By John Toth
Were you a little put off by the tone of the presidential race? Did you think that the “other” side was telling a bunch of lies about your side?
The tone was harsh, and the left- and right-leaning news outlets stoked the flames even more.
Running for high office, such as the Presidency, is not for the faint-hearted. Those who easily get their feelings hurt should find another line of work. But, as much as you may have been put out, the race between Obama and Romney was not the first time in which the candidates mixed in a helping of misstatements (O.K., lies.)
Let’s go back to 1796 (It didn’t take long to get started). That was our young country’s first presidential election without George Washington as a candidate. He decided after two terms to return to private life. Our Founding Fathers went straight for the throat.
The candidates were Vice President John Adams and Thomas Jefferson.
On Oct. 19, 1796, a mysterious editorial from a writer named “Phocion” appeared in The Gazette of the United States, a popular Federalist newspaper in Philadelphia. The letter accused Jefferson of having an affair with one of his female slaves. As it turned out, this was pretty accurate. But still, in those prim and proper days, it was a big allegation.
Phocion later turned out to be Alexander Hamilton.
Phocion also accused Jefferson of running away from British troops during the Revolution, unlike his brave friend Hamilton. (Just a little pat on the back, since the letter was being written, anyway.)
Phocion then supported Adams and said that Jefferson would free the slaves if elected. Apparently, that was a hot-button issue in those days.
The Saturday Evening Post also accused Jefferson of being the son of a half-breed Indian and a mulatto father, and it warned that Jefferson’s election would result in “a civil war and a national orgy of rape, incest, and adultery.”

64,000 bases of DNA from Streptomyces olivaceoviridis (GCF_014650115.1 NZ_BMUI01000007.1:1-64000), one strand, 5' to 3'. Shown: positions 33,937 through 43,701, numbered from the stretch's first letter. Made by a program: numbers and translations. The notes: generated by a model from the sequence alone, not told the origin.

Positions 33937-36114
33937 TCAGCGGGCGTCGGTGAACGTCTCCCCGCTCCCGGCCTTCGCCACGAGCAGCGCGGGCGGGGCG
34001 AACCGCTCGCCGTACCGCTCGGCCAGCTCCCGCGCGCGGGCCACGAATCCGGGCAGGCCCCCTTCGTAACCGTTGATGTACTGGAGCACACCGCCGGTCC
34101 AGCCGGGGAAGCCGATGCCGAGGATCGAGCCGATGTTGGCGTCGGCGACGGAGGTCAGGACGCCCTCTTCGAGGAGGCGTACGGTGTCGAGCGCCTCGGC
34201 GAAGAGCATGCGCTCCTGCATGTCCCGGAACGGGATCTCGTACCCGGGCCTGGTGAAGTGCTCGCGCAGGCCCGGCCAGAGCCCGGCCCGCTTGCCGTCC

Say what you may, but compared to this, accusing Romney of hiding money in the Caymans, or Obama of raiding Medicare, seem minuscule. They knew how to fight dirty in the old days.
The Adams folks also said that Jefferson was godless and wanted to spread the French Revolution to America. They also said Jefferson’s supporters were “cut-throats who walk in rags and sleep amid filth and vermin.”
I know that Romney said he has hunted vermin, but Jefferson supporters were supposed to have slept with them. That’s getting down and dirty.
In return, Adams was accused of wanting to be king and start a dynasty, and sucking up to England, too, in the process. He was also accused of being overweight.
The overweight part was kind of lame, if you ask me. Jefferson should have come up with something better, like accusing Adams of being a canibal.
But, Adams’ crew knew how to sling that mud.
So, who won? The one who was best at defining the other guy. Adams became the young country’s second president by 3 electoral votes.
Many Americans weren’t happy with the discourse in the 1796 election, having never seen party politics in action before.
Washington was not pleased, either. In his farewell address, he even warned against such tactics. Apparently, not too many presidential candidates who followed have listened.
Another candidate in that election was Aaron Burr, who ran for vice president. He didn’t quite make it, but he did manage to kill Hamilton in their famous duel in 1804.
That’s how it all got started, so next time you think the other candidate is going overboard, just be glad you’re not being accused of sleeping with vermin.
Democracy is great, isn’t it? Every four years since 1796, it has provided us with the greatest show on Earth.